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0 Sandbagger

About 3somers1

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    Victor, NY

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  1. I appreciate your candor and agree this horse is dead! I posted an 80 and slept well last night. Thanks to all for the input.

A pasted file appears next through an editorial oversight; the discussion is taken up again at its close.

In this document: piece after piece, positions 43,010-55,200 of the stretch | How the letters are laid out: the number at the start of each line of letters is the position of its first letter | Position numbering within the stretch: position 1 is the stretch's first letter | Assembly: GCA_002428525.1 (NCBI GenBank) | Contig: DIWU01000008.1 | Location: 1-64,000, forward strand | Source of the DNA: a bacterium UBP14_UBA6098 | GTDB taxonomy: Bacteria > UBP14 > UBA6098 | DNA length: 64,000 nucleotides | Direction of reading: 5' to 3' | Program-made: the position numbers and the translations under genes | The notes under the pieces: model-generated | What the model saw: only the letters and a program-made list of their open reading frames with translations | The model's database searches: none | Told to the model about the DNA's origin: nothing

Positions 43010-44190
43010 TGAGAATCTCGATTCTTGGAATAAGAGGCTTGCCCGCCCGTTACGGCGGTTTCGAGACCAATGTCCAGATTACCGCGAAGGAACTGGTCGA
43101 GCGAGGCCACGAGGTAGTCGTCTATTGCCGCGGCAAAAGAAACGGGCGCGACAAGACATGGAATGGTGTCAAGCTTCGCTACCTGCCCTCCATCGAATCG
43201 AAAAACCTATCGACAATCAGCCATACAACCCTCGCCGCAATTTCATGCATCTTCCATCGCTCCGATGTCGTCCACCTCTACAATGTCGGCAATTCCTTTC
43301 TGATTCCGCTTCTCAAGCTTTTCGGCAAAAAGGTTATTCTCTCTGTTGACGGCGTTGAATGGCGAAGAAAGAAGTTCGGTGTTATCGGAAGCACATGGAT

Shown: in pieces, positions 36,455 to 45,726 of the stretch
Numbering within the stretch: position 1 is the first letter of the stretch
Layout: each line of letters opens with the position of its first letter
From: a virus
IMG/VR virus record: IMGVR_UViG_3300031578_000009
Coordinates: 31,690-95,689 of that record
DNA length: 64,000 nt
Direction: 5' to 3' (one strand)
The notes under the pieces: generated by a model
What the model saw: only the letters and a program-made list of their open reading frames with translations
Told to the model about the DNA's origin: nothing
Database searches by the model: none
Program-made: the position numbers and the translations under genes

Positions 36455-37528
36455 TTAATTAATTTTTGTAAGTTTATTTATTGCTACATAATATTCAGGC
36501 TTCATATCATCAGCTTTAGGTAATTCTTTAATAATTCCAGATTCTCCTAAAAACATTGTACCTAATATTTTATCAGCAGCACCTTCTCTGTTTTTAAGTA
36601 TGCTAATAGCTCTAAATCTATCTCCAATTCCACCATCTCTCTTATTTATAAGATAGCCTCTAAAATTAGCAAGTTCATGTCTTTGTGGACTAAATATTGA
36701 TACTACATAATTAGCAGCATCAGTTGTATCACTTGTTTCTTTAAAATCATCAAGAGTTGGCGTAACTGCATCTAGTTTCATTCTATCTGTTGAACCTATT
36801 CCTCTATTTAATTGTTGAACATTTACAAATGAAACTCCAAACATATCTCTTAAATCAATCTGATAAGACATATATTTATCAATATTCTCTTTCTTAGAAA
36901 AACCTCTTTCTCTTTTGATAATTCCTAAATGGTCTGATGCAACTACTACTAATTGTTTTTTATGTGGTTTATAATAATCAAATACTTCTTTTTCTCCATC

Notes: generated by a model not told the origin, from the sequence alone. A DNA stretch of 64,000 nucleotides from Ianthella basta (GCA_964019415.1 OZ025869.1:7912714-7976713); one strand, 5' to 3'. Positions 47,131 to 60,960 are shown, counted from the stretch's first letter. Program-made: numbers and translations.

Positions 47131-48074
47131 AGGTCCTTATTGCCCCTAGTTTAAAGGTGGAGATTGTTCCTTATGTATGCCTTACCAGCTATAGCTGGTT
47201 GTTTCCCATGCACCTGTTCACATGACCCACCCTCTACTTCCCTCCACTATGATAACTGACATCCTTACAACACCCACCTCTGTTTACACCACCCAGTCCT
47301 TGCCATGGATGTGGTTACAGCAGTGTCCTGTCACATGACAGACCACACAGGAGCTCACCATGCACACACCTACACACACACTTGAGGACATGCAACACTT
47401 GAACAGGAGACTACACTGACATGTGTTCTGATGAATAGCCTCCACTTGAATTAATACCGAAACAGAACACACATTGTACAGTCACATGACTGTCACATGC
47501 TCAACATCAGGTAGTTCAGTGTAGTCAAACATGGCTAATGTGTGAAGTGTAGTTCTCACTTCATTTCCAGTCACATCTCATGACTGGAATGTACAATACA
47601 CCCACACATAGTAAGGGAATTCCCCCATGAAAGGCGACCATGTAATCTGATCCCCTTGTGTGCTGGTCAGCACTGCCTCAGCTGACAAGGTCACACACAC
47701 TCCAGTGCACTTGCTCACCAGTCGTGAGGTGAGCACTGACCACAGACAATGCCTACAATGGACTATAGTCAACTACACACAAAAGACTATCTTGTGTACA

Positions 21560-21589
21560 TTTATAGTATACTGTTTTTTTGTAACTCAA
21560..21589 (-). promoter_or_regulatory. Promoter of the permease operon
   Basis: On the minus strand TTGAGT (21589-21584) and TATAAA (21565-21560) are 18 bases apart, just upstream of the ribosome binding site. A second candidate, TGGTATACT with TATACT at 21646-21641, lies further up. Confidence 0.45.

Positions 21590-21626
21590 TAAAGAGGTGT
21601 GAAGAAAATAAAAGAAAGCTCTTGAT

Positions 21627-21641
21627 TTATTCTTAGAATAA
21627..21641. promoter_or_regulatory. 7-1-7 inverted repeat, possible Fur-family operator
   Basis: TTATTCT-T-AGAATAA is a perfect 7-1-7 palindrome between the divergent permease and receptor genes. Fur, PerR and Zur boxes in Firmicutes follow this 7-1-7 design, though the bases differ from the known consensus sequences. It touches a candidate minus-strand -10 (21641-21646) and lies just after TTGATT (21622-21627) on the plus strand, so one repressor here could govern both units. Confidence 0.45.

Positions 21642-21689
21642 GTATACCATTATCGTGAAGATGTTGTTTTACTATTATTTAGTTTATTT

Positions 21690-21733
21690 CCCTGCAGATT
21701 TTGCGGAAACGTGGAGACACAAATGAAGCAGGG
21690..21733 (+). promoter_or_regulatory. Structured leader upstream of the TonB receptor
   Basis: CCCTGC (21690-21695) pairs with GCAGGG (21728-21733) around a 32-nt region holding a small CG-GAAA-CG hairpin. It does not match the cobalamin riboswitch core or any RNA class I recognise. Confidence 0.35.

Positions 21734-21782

2. Thanks for all of the input. It is clear that my first scenario on the opening hole is easy to resolve. I will score the hole as a bogey due to a lost ball. The OB issue is the more difficult issue to address. Martyn W posted the correct answer: the boundary stake should be replaced and the player should proceed as appropriate. The problem in my case this morning was that we could not determine the original location of the boundary stake. My partner and I determined that my ball was in bounds based upon (a) the location of the removed stake, (b) the line between the removed stake and the next stake, and (b) the condition of the area where my ball came to rest. Therefore, I played the ball as in bounds and scored a bogey (if I missed the bogey putt there would be no need for this thread because I would have recorded a 7). The method we used to determine if the ball was in bounds or not does not conform to the correct procedure/rules because the original location of the boundary stake could not be located. DaveP043 makes an excellent suggestion of posting par plus handicap to resolve the problem since it appears I may not have played the hole in accordance with the principals of the Rules of Golf. However, I did not get a stroke on this hole based on my handicap so the score would be par. This does not seem appropriate as par was not my "most likely score" since I finished the hole with a bogey. [ NOTE: Thanks to DaveP043 because the information he provided helps me understand how people record scores for handicap purposes when taking "gimmes" for short putts. While researching his comment, I found Section 4-1/1 which states "'most likely score' is a judgment that each player must make based on the player's own game. It consists of the number of strokes already taken plus, in the player's best judgment, the number of strokes needed to complete the hole from that position more than half the time. The player must evaluate each situation based on what the player can reasonably expect to score."] The last option is to take a 7 on the hole as my ESC to err on the side of caution. However, I keep coming back to the fact my partner thought it was in bounds. We are fairly competitive. Therefore, I think he would have declared it OB and made me play pursuant to Rule 27-1 if he thought it was OB. The reality is that I either score a 6 or 7 (ESC) on the hole which makes my score an 80 or 81. The one stroke is not going to greatly change my handicap index. I'm simply trying to figure out the most fair and appropriate answer.